Dost Mohammad Khan is viewed as a martyr within the context of Baloch nationalism. [3]

See also

References

  1. ^ "Jan 16: Shaheed Mir Dost Muhammad". 16 January 2011.
  2. ^ a b c d e f g h i j k l m n o p q r s t u v w Spooner, Brian (1988). "BALUCHISTAN i. Geography, History and Ethnography (cont.)". In Yarshater, Ehsan (ed.). Encyclopædia Iranica, Volume III/6: Baḵtīārī tribe II–Banān. London and New York: Routledge & Kegan Paul. pp. 598–632. ISBN  978-0-71009-118-5.
  3. ^ a b Balland, D. (1988). "BĀRAKZĪ". In Yarshater, Ehsan (ed.). Encyclopædia Iranica, Volume III/7: Banān–Bardesanes. London and New York: Routledge & Kegan Paul. pp. 742–745. ISBN  978-0-71009-119-2.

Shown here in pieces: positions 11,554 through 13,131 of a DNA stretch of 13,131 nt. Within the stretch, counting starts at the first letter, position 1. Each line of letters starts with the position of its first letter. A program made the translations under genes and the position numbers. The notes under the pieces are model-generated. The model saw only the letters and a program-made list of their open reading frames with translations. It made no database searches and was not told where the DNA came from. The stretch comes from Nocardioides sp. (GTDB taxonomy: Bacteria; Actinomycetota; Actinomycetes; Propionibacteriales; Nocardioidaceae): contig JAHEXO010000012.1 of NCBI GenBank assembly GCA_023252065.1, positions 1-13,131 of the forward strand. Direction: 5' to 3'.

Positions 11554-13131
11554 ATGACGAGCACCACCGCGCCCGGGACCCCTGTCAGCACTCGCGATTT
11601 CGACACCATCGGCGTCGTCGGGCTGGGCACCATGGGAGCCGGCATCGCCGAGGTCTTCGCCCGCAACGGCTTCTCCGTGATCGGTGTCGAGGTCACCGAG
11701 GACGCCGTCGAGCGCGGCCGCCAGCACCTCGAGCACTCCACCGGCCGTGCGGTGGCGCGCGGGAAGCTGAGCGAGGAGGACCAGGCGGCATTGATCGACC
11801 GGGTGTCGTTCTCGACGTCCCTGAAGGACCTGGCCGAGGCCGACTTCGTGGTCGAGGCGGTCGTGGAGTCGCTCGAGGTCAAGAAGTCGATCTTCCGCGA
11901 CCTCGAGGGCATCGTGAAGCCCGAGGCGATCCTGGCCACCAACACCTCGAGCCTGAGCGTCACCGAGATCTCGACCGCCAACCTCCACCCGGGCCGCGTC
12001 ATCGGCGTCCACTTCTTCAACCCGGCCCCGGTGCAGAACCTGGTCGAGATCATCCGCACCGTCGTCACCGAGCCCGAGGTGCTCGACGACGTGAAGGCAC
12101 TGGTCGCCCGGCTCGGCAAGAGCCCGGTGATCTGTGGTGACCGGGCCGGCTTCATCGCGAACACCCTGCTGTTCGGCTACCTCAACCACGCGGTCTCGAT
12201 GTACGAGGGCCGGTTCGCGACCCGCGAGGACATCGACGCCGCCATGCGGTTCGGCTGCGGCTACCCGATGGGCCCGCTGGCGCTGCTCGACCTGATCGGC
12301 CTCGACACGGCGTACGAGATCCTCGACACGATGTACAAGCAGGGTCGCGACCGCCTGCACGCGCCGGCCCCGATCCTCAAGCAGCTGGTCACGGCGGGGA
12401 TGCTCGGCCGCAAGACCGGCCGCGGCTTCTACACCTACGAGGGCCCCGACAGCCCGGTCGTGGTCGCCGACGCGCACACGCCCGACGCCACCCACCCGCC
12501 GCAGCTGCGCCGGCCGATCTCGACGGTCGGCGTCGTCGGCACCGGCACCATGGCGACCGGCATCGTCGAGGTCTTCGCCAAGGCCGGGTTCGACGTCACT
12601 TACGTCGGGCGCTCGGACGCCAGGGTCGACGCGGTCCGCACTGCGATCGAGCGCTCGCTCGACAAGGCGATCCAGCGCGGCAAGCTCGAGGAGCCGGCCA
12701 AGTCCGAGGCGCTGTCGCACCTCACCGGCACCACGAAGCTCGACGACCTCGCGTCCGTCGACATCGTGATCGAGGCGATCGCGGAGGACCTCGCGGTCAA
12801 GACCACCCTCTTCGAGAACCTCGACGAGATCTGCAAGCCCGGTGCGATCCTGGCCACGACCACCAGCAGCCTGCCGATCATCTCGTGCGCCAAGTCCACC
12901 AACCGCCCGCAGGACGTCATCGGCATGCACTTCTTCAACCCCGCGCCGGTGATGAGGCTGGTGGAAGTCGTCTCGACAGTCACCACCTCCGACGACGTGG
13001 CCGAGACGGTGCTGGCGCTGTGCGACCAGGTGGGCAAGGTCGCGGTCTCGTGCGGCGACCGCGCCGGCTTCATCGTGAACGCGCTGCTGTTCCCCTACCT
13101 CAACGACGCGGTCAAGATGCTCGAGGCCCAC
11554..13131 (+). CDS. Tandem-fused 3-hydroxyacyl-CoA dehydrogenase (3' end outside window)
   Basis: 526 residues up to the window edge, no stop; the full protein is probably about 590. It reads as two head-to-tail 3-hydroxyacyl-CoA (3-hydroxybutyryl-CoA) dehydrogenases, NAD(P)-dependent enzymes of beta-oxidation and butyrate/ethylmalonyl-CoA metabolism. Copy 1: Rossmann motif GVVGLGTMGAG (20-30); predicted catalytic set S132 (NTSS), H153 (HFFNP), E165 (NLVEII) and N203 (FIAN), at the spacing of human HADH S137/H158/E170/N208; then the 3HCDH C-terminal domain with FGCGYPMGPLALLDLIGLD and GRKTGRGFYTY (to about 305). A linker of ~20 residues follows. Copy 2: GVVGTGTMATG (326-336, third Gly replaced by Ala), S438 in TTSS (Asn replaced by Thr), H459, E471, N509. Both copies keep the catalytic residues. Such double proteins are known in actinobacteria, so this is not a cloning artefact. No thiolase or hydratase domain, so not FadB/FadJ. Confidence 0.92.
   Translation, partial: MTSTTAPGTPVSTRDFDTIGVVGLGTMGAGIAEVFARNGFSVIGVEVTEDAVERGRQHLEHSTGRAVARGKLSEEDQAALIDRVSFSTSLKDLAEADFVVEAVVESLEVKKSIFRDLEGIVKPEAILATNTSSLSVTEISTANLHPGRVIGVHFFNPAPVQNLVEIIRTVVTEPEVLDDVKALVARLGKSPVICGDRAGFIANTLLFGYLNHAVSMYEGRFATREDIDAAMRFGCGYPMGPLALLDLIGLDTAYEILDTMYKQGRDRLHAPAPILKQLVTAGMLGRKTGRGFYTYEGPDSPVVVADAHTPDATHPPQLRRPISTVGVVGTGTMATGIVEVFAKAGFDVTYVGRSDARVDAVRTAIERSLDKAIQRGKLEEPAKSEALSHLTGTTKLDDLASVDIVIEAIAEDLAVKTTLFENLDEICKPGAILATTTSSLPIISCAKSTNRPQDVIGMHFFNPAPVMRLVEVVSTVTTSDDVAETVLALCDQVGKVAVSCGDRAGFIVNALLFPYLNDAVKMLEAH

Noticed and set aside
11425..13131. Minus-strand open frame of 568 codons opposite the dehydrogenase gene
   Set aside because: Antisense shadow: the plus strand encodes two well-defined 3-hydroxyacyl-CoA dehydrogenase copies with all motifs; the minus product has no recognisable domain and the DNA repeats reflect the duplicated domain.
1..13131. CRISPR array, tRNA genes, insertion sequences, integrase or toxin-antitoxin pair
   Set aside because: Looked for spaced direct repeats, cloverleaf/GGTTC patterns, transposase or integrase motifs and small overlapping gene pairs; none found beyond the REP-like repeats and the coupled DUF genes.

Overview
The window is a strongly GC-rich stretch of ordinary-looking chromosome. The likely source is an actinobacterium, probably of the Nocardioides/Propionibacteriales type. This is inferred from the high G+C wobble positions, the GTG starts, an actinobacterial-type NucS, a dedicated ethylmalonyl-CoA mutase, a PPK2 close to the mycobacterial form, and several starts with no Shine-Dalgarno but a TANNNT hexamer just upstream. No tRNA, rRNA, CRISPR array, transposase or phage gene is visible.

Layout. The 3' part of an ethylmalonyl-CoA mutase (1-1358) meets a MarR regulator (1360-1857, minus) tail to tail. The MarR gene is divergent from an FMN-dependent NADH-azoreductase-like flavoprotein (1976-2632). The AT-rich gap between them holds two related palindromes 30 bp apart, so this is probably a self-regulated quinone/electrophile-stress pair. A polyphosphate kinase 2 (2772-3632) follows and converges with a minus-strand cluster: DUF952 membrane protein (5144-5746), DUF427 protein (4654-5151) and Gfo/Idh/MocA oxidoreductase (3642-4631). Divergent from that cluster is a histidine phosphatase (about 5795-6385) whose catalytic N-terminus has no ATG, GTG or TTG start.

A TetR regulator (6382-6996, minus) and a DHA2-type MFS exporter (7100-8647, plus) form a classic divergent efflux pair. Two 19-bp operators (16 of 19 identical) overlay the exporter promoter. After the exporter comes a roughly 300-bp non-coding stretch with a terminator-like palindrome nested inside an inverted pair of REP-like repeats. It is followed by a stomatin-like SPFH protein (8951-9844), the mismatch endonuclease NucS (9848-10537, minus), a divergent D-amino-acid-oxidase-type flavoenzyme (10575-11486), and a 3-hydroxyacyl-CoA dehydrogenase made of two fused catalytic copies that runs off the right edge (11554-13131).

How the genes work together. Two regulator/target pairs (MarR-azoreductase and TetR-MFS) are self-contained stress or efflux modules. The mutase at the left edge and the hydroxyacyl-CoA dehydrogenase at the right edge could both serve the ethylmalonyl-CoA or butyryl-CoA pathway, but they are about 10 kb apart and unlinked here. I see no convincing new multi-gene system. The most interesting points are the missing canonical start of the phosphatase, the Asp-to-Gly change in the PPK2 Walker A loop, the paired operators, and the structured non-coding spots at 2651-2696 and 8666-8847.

4. ^ Ahmadi, Hamid (2013). "Political Elites and the Question of Ethnicity and Democracy in Iran: A Critical View". Iran and the Caucasus. 17 (1): 84. doi: 10.1163/1573384X-20130106.
  5. ^ a b c d Ahmadi, Hamid (2013). "Political Elites and the Question of Ethnicity and Democracy in Iran: A Critical View". Iran and the Caucasus. 17 (1): 84–85. doi: 10.1163/1573384X-20130106.